Mortgage rates increase following January inflation data: Freddie Mac

Mortgage rates for the second week after inflation slowed less than expected in January, according to Freddie Mac. (iStock)

Mortgage rates increased for the second week in a row following January's inflation numbers, according to Freddie Mac. 

The average rate for a 30-year fixed-rate mortgage rose to 6.32% for the week ending Feb. 16, according to Freddie Mac's Primary Mortgage Market Survey. This was an increase from the previous week when it averaged 6.12% but the rate remained significantly higher than last year when it was 3.92%.

The average rate for a 15-year mortgage was 5.51% this week, up from 5.25% the week before and up from 3.15% last year.  

The increase comes after inflation slowed less than expected in January, with consumer prices mainly buoyed by an increase in shelter costs. Shelter costs have risen by nearly 8% over the past year, according to the latest report from the Bureau of Labor Statistics (BLS). 

"Mortgage rates moved up for the second consecutive week," Freddie Mac Chief Economist Sam Khater said in a statement. "The economy is showing signs of resilience, mainly due to consumer spending, and rates are increasing. 

"Overall housing costs are also increasing and therefore impacting inflation, which continues to persist," Khater continued.

If you are looking to take advantage of lower mortgage rates by refinancing your mortgage loan, or are ready to shop for the best rate on a loan, consider visiting an online mortgage broker like Credible to compare rates, choose your loan term and get preapproved with multiple lenders at once.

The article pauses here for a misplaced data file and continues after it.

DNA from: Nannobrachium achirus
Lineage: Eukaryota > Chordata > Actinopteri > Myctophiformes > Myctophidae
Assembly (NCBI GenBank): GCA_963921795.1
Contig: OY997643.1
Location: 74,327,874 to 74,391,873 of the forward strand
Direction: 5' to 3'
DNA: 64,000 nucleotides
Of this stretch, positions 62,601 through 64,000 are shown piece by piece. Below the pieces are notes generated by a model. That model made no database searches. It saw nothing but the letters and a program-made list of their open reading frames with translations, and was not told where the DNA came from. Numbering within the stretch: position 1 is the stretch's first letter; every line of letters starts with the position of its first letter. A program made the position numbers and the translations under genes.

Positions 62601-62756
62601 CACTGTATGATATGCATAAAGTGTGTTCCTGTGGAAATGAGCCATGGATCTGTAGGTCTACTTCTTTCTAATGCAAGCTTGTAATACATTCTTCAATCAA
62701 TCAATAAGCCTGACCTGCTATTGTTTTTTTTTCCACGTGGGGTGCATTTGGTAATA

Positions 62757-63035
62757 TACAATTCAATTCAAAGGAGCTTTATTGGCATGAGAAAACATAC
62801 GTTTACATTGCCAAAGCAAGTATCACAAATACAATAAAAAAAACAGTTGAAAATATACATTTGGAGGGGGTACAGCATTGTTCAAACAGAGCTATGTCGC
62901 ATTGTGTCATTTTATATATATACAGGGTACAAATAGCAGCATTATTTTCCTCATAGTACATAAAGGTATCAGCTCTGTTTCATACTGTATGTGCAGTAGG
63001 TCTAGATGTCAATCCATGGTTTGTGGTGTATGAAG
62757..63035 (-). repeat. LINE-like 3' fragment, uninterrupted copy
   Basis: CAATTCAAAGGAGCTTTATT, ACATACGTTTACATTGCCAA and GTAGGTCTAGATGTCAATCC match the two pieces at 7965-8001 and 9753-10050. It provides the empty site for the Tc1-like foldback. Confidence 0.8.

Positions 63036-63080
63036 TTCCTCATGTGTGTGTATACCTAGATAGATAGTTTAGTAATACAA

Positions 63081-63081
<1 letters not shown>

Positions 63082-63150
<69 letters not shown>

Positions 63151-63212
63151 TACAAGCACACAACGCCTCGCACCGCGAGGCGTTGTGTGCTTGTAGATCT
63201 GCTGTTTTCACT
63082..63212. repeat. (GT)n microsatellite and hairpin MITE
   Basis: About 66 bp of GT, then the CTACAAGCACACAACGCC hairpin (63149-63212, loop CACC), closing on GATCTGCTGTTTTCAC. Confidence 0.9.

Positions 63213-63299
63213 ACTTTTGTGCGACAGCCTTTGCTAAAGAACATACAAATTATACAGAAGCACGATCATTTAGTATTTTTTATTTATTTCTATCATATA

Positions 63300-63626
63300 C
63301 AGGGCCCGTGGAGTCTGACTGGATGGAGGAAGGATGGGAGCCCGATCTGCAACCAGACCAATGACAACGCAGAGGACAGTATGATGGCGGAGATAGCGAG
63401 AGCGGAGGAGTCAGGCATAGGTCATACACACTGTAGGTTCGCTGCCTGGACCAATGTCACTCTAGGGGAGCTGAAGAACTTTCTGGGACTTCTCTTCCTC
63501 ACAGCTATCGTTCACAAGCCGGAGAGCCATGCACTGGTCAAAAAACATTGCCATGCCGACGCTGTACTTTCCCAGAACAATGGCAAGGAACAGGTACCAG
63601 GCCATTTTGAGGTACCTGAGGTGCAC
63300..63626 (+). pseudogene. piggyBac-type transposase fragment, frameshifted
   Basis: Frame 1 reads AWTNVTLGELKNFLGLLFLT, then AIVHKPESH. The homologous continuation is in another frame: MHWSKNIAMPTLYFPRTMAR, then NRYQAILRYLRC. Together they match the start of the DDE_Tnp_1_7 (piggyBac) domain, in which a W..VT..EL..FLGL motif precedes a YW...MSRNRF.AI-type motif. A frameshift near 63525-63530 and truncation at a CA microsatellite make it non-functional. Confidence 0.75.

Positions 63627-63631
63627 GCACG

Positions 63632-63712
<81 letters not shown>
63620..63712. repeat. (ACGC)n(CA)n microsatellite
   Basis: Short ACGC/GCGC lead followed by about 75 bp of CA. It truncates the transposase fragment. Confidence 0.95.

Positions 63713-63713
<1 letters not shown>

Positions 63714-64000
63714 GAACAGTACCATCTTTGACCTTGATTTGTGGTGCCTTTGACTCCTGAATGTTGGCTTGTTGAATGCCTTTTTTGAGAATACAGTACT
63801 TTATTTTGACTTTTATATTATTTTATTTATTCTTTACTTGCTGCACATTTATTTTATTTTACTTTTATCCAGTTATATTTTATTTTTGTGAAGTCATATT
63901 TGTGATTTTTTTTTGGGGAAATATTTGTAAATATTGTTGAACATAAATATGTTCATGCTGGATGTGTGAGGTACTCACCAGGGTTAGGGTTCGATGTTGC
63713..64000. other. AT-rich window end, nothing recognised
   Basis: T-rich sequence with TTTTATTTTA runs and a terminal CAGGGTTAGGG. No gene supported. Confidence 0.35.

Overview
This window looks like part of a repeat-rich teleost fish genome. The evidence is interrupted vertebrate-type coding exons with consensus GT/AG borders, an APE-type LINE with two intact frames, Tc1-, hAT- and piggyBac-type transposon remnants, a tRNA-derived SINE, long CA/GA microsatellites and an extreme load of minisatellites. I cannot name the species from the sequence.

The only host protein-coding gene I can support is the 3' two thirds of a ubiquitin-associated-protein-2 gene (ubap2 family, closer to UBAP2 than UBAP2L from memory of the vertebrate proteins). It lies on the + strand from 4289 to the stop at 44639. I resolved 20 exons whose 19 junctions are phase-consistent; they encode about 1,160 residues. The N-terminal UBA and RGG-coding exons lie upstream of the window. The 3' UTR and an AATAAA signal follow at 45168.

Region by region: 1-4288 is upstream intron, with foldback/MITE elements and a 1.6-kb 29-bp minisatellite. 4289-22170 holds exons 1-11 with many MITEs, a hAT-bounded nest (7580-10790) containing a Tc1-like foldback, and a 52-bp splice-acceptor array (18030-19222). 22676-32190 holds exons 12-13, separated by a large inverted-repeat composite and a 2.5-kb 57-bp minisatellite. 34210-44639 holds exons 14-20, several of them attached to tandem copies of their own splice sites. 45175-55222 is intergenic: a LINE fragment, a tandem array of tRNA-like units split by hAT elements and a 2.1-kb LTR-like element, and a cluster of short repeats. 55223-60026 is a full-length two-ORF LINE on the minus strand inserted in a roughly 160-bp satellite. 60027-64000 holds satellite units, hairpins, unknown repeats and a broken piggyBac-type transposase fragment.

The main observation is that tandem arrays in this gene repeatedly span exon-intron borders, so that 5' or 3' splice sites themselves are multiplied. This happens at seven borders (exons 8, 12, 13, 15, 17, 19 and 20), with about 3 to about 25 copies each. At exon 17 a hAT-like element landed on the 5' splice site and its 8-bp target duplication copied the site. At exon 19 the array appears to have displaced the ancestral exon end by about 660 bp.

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Mortgage rates likely to hover within the 6% to 7% range

Mortgage rates are likely to fluctuate in the 6% to 7% range over the next few weeks, according to  At the same time, home prices have dropped 11% over the past seven months.  

The combination of lower rates and home prices has been enough to lure some homebuyers back

However, the latest increase in rates and the expectation that inflation will take longer than anticipated to get to the Federal Reserve's 2% target was met by muted homebuyer demand. 

Mortgage applications dipped 7.7% last week, compared with the previous week, according to the Mortgage Bankers Association's (MBA) seasonally adjusted index. Refinancing loan demand dropped 13% and was 76% lower than the same week one year ago.

"Applications to refinance and buy a home declined on both a weekly and annual basis, as an uptick in mortgage rates curbed activity," MBA President and CEO Bob Broeksmit said. "Economic uncertainty, affordability challenges, and inventory constraints are keeping some would-be buyers on the sidelines."

If you are ready to shop for a mortgage loan or are looking to refinance an existing one, you can use the Credible marketplace to compare rates and lenders and get a mortgage preapproval letter in minutes.

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Decreasing home and rent prices will likely impact inflation, experts say

Shelter costs accounted for nearly half of the monthly all items increase in January, according to the BLS. However, the data reflects what conditions were like for housing 12 months ago, much more so than today's housing market.

"The housing market has clearly retrenched in response to surging prices and higher mortgage rates in the past year, but that is not yet apparent in the shelter cost component of the index," Jim Baird, Plante Moran Financial Advisors chief investment officer, said in a statement. "That should provide a source of relief as the year progresses, but has not appeared yet."

Zillow economists noted that slowing rent growth would also impact inflation, possibly slowing the growth in the coming months.   

If you are ready to shop for a mortgage loan you could get a better rate by looking at several lenders. Visit Credible to help you compare interest rates from multiple mortgage lenders and choose the one with the best rate for you.

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